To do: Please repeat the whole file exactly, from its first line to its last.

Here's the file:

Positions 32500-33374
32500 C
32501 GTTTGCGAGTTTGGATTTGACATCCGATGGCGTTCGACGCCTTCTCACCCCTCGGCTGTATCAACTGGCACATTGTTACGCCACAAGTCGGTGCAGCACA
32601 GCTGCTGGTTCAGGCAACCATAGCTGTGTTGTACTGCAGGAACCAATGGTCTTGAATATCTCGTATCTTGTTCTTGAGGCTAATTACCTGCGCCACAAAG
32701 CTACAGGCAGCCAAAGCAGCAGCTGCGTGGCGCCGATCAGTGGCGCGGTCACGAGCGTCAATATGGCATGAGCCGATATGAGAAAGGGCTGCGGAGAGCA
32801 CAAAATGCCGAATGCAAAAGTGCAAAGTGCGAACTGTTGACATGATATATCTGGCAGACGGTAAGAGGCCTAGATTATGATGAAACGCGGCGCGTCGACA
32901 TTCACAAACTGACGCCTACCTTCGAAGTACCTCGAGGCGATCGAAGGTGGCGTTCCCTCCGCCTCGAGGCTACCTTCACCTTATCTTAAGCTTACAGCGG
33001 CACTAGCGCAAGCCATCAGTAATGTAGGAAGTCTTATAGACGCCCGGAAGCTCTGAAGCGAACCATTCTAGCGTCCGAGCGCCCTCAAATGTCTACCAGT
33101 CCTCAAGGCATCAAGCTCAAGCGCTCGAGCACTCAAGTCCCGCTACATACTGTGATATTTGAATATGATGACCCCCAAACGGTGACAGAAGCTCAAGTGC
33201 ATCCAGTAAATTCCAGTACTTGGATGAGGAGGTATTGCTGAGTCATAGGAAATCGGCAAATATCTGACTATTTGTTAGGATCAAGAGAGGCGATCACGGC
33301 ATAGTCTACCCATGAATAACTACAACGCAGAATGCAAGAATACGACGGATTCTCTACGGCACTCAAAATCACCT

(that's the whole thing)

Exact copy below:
Positions 32500-33374
32500 C
32501 GTTTGCGAGTTTGGATTTGACATCCGATGGCGTTCGACGCCTTCTCACCCCTCGGCTGTATCAACTGGCACATTGTTACGCCACAAGTCGGTGCAGCACA
32601 GCTGCTGGTTCAGGCAACCATAGCTGTGTTGTACTGCAGGAACCAATGGTCTTGAATATCTCGTATCTTGTTCTTGAGGCTAATTACCTGCGCCACAAAG
32701 CTACAGGCAGCCAAAGCAGCAGCTGCGTGGCGCCGATCAGTGGCGCGGTCACGAGCGTCAATATGGCATGAGCCGATATGAGAAAGGGCTGCGGAGAGCA
32801 CAAAATGCCGAATGCAAAAGTGCAAAGTGCGAACTGTTGACATGATATATCTGGCAGACGGTAAGAGGCCTAGATTATGATGAAACGCGGCGCGTCGACA
32901 TTCACAAACTGACGCCTACCTTCGAAGTACCTCGAGGCGATCGAAGGTGGCGTTCCCTCCGCCTCGAGGCTACCTTCACCTTATCTTAAGCTTACAGCGG
33001 CACTAGCGCAAGCCATCAGTAATGTAGGAAGTCTTATAGACGCCCGGAAGCTCTGAAGCGAACCATTCTAGCGTCCGAGCGCCCTCAAATGTCTACCAGT
33101 CCTCAAGGCATCAAGCTCAAGCGCTCGAGCACTCAAGTCCCGCTACATACTGTGATATTTGAATATGATGACCCCCAAACGGTGACAGAAGCTCAAGTGC
33201 ATCCAGTAAATTCCAGTACTTGGATGAGGAGGTATTGCTGAGTCATAGGAAATCGGCAAATATCTGACTATTTGTTAGGATCAAGAGAGGCGATCACGGC
33301 ATAGTCTACCCATGAATAACTACAACGCAGAATGCAAGAATACGACGGATTCTCTACGGCACTCAAAATCACCT